Among Price's accomplishments have been developing Johnny Cueto from raw starter into an ace, and Price also had success working with starters Mat Latos and Mike Leake while helping build a core of strong relievers that includes Sam LeCure, Alfredo Simon and Manny Parra. Aroldis Chapman went from raw Cuban defector into a proven closer for the Reds in the past four seasons under Price.
The subject of player accountability came up often during Price's press conference. His pitchers -- from Homer Bailey to Latos -- have praised him for setting high expectations and handling them when those expectations are not met. Price expected no problems creating an atmosphere of accountability for an entire club.
"I think we have a lot of players with that type of character already, or you wouldn't see a team that is pushing for division titles and things of that nature," Price said. "However, to be able to bring the full 25-man roster and coaching staff together and that common goal is important. It also means the players holding themselves accountable for things, the coaching staff, etc. But we have to be unified in that one goal. The most important thing is to play the best baseball that we're capable of playing on a daily basis with energy, and when we see those people that are surrounding the ballpark at the end of the day when we're leaving that are ensconced in Cincinnati Reds gear, we have to feel that we've given them their money's worth on the field -- won or lost."
A former pitcher for the University of California at Berkeley, Price never played in the Majors. He had a 31-19 record and 3.74 ERA in 90 Minor League games in the Angels and Mariners organizations. His career was shortened by left elbow surgery.
Going from pitching coach to manager has become something of a rarity in recent years. Only two other current managers, San Diego's Bud Black and Boston's John Farrell, were previously pitching coaches. There have been several other former pitchers or pitching coaches to manage over the years with mixed success. Bob Lemon with the Yankees, Tommy Lasorda (Dodgers), Roger Craig (Giants) and Dallas Green (Phillies) reached the World Series, while Joe Kerrigan (Red Sox), Ray Miller (Twins, Orioles) and Marcel Lachemann (Angels) had unsuccessful tenures.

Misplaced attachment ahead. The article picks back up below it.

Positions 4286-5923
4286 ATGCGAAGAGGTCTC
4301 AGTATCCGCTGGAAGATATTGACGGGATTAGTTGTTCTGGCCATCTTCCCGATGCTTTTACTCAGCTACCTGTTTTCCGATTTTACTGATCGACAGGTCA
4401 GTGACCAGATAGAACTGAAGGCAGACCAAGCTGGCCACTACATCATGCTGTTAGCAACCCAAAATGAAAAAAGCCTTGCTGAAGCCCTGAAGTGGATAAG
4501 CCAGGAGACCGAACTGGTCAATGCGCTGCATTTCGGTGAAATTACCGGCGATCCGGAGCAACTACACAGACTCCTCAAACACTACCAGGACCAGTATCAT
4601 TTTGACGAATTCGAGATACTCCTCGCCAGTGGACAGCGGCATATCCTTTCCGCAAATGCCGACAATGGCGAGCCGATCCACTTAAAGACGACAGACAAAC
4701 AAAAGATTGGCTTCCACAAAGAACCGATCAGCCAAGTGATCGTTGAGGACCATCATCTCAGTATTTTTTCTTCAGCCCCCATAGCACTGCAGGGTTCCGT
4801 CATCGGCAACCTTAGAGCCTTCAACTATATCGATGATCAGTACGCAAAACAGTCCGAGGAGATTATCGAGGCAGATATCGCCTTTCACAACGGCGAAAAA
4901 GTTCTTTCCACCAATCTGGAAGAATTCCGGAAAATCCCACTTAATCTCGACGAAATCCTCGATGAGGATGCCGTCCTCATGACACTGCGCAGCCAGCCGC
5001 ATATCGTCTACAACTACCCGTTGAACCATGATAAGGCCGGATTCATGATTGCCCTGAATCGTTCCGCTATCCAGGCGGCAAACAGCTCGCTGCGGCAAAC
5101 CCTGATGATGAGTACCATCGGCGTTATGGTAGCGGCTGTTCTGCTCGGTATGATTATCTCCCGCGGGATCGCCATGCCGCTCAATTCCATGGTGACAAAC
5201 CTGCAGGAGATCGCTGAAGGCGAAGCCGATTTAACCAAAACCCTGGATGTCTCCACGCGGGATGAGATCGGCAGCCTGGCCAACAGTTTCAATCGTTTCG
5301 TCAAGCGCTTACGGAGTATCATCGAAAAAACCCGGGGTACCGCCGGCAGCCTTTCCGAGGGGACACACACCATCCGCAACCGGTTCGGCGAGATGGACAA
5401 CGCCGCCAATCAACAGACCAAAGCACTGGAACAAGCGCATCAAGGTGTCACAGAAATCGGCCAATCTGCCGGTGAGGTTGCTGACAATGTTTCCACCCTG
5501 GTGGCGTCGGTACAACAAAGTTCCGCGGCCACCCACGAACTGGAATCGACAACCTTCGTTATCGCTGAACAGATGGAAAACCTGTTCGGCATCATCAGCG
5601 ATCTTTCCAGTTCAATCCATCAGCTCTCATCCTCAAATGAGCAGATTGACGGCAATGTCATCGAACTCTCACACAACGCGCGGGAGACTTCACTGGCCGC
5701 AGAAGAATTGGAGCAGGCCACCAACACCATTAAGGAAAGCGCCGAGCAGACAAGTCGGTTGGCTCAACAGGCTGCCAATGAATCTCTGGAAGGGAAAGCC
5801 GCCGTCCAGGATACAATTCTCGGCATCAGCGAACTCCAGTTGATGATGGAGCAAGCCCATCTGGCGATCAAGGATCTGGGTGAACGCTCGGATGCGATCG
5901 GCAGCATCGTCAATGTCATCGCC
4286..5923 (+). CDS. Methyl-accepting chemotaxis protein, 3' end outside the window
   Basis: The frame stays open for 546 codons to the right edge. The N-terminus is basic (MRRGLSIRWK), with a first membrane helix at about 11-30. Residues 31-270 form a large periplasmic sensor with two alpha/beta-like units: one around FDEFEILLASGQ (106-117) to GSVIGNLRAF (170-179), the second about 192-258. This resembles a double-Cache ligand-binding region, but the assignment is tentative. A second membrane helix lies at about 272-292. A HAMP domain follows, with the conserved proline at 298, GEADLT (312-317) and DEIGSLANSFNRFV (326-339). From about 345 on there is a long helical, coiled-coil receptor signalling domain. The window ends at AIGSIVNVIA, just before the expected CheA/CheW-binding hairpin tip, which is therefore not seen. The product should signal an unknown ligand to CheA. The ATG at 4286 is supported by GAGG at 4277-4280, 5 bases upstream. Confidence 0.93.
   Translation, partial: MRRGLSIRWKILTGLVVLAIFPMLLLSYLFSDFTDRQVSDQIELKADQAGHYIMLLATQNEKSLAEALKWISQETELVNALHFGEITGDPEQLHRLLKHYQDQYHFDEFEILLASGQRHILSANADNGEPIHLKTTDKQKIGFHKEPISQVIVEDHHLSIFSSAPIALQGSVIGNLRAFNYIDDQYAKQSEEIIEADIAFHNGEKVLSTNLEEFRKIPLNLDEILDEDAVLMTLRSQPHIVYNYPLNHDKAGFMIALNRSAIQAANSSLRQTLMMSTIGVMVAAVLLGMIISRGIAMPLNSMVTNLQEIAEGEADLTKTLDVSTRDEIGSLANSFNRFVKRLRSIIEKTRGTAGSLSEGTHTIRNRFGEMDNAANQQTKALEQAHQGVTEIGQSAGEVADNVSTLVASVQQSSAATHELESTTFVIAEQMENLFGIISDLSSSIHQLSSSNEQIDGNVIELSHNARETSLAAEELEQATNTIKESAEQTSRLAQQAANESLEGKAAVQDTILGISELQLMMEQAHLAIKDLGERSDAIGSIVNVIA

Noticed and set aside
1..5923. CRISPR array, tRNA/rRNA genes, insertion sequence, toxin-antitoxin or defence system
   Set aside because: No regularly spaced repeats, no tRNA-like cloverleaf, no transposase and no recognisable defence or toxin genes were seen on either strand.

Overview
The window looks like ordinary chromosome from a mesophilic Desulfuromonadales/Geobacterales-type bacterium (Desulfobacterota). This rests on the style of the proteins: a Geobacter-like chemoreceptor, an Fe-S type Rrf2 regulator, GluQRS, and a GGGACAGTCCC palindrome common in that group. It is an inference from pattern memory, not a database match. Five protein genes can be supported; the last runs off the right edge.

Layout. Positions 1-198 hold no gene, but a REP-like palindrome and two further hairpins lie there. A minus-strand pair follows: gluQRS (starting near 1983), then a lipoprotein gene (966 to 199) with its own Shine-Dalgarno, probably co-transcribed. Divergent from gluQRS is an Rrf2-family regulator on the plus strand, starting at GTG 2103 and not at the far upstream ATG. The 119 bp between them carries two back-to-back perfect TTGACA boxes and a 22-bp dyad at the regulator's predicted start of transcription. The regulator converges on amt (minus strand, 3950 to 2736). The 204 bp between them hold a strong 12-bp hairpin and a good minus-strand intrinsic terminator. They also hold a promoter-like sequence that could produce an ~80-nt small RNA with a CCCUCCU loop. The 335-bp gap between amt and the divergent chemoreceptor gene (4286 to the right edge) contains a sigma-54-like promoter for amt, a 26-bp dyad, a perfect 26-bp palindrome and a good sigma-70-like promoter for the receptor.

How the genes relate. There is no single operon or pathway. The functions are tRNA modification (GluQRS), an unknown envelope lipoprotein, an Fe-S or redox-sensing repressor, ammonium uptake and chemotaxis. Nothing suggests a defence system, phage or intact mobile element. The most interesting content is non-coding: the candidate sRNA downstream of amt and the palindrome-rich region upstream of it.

Price did not believe lacking a background on the offensive side of the game would hinder his ability to lead.
"I've always reminded Joey [Votto] to line up his knuckles before he hit," Price joked. "That might be something I pass on to everyone. I'm not here to teach hitting and, necessarily, offense. What I am here to do is put people in position that are going to continue to enhance our ability to thrive offensively and then be able to utilize the athletes we have on the field."
Becoming a manager without previous experience is not a new phenomenon. Two years ago, Mike Matheny replaced legend Tony La Russa with the Cardinals, and this season, rookies Walt Weiss skippered the Rockies and Mike Redmond took over for the Marlins. While Colorado and Miami finished below .500, Matheny will be managing against Farrell's Red Sox in the World Series that opens Wednesday.
"That's why I think the importance of a coaching staff will be so important," Price said of his lack of managerial experience. "I have to be able to hand out responsibilities. I can't do all of this. I'm not qualified to teach guys how to hit. But I am qualified to lead and make decisions. Those are things I think I established as a pitching coach, and certainly it will be in a much broader way as a manager."
Price is inheriting a Reds team from Baker that reached the playoffs while winning 90 or more games in three of the past four seasons. But the club was unable to win a playoff series in any of those postseason appearances, and the front office will expect Price to take Cincinnati over the hump to greater success.
"We had the person we felt could take this team deep into the postseason and then some," Castellini said. "As a result, we're here today, and we're very pleased to be here."